BOOK THE FIRST
Dickens opens this chapter with more information about the citizens of Coketown. He begins with a story of how Louisa was once overheard by her father to say, "I wonder," and had been sternly warned by him never to wonder again. The same warning might well apply to those who live in Coketown. The "bodies" of people who regulate their lives can't agree on how these citizens' lives can be improved. The one thing these bodies can agree on is that the citizens are never to wonder what their lives might be like. Yet to Gradgrind's dismay, even though the town library is stocked with books of fact, the fiction of Defoe and Goldsmith is always more popular than books on mathematics by Euclid and Cocker.
NOTE: Daniel Defoe (1660-1731) was a writer of popular fiction whose most famous book is Robinson Crusoe. Oliver Goldsmith (1730-1774) was a novelist and playwright whose work Dickens greatly admired, particularly the novel of English country life, The Vicar of Wakefield. Euclid was an ancient Greek mathematician celebrated for his work in geometry. And Cocker was a seventeenth-century mathematician whose work was printed in so many editions that the phrase "according to Cocker" began to mean "according to fact." "According to Cocker" was one of the titles Dickens considered for this novel.
Dickens here points out the power of literature and man's need for fictional entrance into other worlds. Which do you feel is more necessary for daily life- fact or imagination? If you had an informal debate in your class, which side would you be on?
As Tom and Louisa sit alone before the fireplace, Tom insists that he hates everyone. More than anything, though, Tom hates his home, which he calls the "jaundiced jail."
NOTE: Jaundice is a blood disease that causes, among other symptoms, yellow skin, a feeling of apathy, and loss of energy. "Jaundiced" can also mean a distorted or prejudiced point of view. Can both of these meanings apply to the Gradgrind household?
Louisa is sorry she can't do more to help Tom out of his depression, but the things that a sister might do- tell stories, sing songs- are forbidden her.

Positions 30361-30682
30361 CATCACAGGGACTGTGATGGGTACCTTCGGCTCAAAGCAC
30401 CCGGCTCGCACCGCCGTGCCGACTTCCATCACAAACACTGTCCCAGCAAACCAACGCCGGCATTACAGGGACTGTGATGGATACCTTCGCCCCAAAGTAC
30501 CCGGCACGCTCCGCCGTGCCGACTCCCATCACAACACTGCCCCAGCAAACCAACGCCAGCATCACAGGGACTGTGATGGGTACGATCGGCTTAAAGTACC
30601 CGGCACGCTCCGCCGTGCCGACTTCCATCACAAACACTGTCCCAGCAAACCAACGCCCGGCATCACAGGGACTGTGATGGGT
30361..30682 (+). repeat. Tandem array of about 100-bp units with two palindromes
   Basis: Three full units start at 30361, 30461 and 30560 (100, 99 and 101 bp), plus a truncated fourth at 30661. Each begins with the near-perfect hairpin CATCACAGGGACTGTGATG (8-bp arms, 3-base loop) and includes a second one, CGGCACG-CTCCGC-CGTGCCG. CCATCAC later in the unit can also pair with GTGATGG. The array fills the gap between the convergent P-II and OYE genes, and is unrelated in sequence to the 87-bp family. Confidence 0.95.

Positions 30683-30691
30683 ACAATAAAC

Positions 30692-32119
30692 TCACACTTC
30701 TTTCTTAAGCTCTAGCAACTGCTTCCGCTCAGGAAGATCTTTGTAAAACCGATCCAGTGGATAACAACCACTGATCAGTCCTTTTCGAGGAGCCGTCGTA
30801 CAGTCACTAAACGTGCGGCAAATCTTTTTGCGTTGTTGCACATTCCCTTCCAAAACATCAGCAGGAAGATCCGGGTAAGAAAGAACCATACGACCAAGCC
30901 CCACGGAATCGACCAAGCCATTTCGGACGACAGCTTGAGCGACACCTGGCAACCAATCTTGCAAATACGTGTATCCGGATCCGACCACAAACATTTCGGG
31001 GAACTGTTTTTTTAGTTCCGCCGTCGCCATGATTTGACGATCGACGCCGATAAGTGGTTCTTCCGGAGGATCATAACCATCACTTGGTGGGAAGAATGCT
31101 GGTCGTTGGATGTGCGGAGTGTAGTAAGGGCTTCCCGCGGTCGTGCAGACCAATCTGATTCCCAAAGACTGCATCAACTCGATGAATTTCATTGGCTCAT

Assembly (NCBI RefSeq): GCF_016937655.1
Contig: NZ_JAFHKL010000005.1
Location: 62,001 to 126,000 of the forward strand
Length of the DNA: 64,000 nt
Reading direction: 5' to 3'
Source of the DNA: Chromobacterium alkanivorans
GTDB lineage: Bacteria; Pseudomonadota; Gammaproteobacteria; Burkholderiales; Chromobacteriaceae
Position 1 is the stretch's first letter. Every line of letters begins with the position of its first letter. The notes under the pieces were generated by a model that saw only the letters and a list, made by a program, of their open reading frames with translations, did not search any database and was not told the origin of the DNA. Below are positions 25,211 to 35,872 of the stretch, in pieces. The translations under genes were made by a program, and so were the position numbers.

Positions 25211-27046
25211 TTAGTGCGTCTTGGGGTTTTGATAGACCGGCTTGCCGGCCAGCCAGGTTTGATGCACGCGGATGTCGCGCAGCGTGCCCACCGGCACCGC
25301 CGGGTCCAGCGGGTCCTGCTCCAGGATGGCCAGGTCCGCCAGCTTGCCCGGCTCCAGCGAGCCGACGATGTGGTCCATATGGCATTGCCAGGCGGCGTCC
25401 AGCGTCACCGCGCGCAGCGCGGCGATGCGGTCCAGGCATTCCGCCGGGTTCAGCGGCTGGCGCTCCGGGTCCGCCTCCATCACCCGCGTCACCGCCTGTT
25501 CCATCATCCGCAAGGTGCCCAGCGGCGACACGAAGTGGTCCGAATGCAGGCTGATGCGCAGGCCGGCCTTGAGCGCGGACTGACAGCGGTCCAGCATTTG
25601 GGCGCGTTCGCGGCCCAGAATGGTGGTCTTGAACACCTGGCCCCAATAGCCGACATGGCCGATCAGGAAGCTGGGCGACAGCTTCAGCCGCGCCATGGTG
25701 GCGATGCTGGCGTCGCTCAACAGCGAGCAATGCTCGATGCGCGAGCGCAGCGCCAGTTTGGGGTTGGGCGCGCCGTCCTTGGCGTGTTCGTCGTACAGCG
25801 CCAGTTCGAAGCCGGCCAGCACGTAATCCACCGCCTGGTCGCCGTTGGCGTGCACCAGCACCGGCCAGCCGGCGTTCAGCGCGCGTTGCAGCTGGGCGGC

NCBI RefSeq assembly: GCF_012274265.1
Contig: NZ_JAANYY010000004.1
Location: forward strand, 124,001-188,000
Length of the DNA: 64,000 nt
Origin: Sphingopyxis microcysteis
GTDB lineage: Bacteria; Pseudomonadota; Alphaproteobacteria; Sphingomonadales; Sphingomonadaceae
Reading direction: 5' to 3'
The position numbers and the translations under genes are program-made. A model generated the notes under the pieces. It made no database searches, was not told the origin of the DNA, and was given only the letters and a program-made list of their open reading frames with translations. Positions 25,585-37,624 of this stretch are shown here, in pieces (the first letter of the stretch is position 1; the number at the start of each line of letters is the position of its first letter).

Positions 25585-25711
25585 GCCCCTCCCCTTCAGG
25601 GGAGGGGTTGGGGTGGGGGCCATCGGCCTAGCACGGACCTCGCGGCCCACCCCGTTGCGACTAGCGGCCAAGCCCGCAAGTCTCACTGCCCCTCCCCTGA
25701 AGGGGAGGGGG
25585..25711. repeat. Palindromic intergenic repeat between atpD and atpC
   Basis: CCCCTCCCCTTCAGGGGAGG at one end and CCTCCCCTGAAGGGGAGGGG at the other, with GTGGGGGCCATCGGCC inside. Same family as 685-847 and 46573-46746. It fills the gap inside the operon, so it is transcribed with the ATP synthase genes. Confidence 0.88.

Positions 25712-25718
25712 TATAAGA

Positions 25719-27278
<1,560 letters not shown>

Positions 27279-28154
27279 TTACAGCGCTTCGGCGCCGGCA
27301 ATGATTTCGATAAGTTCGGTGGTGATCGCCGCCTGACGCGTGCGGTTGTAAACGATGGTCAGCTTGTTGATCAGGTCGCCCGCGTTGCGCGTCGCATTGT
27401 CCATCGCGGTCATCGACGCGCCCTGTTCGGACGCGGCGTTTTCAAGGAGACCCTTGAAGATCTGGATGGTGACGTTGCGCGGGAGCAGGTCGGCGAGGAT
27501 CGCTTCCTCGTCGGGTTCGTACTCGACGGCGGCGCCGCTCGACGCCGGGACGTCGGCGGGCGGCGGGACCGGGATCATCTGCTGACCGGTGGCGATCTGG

Tom takes hope in his upcoming job at Bounderby's bank. There he'll have revenge on all the facts that have been stuffed down their throats. At Bounderby's he'll have more freedom. When Louisa warns that Bounderby might prove to be tougher than their father, Tom dismisses her fears. He knows how to handle Bounderby; he'll use the old man's affection for Louisa as a means of getting his way.
This is the first time you've seen Tom and Louisa alone. How do you feel about them? Do you sympathize with their plight? They're not the first young people to think of their home as a prison, but having watched Gradgrind you might feel that their unhappiness is more understandable than that of most young people.
Just as Louisa expresses her bewilderment about the future, Mrs. Gradgrind overhears her utter those forbidden words, "I wonder." Mrs. Gradgrind lectures her children in a pale imitation of her husband, but Louisa defends herself by saying that the dying fire reminded her of how short her life will be.
NOTE: Louisa is identified throughout the novel with fire. When we first meet her in Chapter III, she is described as having "a light with nothing to rest upon, a fire with nothing to burn." Now she identifies her future with the fading embers of the fireplace. These images suggest a passion within her that has been given no reason or encouragement to blaze. Watch for other references to fire in relation to this important character.
Mrs. Gradgrind explodes, reminding them of all the advantages they have been given. She ends her tirade with a typical bit of illogic: if only she had never had a family, the children would know what life was like without her!
Mrs. Gradgrind is a minor character in the novel, but she represents another of those that Gradgrind has virtually destroyed with his insistence on facts. She always mouths her husband's opinions, never her own. Her addled mind offers some comic relief, but her situation is nonetheless serious.
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